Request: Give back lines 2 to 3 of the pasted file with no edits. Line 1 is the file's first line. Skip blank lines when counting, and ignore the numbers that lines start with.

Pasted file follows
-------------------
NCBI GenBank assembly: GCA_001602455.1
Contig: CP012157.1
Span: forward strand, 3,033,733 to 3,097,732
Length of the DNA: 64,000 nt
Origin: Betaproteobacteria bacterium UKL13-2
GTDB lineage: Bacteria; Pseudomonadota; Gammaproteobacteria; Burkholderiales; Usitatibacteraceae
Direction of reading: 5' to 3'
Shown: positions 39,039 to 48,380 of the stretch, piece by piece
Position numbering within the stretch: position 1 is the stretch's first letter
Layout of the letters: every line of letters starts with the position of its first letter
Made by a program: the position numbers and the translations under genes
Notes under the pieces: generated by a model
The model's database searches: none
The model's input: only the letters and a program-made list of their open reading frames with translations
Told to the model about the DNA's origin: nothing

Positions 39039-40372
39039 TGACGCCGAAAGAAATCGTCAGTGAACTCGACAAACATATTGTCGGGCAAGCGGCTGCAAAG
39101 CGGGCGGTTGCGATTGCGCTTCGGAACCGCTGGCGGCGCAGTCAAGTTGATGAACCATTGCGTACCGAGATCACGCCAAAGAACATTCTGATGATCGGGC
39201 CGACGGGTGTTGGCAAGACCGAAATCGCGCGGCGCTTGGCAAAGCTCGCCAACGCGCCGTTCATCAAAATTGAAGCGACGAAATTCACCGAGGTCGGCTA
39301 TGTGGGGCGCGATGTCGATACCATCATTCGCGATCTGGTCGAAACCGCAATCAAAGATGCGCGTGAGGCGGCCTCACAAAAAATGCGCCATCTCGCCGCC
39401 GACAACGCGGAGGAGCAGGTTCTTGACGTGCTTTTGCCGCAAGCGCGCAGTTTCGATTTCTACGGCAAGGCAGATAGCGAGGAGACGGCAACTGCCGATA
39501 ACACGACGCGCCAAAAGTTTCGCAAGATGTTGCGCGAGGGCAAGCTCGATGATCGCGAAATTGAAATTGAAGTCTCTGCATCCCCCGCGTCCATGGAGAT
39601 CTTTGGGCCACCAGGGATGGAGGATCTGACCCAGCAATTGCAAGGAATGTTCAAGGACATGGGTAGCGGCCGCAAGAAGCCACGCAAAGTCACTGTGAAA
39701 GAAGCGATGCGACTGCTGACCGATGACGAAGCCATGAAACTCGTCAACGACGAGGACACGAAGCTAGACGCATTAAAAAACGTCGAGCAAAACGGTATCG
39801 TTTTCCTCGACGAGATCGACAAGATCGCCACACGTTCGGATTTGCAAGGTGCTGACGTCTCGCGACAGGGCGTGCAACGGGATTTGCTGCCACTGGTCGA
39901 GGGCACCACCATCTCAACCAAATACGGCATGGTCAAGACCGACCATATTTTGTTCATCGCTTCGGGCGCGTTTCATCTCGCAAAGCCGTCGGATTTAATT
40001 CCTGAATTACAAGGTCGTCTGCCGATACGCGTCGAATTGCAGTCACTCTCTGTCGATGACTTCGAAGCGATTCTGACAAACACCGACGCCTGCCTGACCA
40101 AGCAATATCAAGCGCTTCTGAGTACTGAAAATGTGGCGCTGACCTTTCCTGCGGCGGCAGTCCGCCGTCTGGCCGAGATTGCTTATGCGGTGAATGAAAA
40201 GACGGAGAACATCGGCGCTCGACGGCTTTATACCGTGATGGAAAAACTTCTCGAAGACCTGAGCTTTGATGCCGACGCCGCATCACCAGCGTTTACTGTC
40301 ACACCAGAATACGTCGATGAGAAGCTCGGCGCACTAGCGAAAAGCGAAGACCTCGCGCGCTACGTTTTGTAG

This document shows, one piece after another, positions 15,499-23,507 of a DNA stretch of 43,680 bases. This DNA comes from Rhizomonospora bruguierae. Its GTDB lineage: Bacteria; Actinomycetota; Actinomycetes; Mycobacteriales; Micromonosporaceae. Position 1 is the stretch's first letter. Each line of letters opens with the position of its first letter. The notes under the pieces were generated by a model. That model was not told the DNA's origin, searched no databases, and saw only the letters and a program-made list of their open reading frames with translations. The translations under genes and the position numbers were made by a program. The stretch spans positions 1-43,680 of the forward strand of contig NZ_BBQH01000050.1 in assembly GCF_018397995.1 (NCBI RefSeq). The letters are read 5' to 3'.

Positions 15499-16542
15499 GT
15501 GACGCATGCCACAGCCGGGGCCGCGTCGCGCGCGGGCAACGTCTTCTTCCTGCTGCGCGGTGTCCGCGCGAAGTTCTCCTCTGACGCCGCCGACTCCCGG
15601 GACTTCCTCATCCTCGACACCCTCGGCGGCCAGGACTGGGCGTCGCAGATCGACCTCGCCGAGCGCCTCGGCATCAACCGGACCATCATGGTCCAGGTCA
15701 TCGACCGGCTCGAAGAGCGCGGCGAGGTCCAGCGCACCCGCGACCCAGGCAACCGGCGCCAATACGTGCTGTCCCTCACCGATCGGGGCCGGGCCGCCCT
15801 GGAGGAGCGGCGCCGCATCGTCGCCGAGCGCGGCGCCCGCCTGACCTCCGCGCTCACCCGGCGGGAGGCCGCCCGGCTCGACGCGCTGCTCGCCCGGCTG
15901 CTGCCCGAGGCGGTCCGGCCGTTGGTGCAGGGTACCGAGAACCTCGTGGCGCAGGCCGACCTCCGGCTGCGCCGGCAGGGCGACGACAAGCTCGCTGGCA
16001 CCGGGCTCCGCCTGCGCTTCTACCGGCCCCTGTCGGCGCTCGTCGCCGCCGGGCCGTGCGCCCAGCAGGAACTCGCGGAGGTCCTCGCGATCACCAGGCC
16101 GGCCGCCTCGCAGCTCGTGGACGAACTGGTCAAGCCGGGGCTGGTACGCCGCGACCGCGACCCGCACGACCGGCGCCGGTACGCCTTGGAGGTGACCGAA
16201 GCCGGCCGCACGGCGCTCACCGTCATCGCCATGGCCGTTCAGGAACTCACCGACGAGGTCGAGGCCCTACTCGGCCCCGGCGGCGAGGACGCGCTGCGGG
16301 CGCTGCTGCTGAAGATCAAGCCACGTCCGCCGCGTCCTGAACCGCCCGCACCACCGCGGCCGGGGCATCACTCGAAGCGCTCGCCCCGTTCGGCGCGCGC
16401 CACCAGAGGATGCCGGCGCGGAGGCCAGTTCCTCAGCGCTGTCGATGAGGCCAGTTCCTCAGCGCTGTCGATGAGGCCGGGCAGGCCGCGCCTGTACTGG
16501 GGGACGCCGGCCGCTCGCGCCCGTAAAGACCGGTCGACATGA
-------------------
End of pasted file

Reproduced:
Contig: CP012157.1
Span: forward strand, 3,033,733 to 3,097,732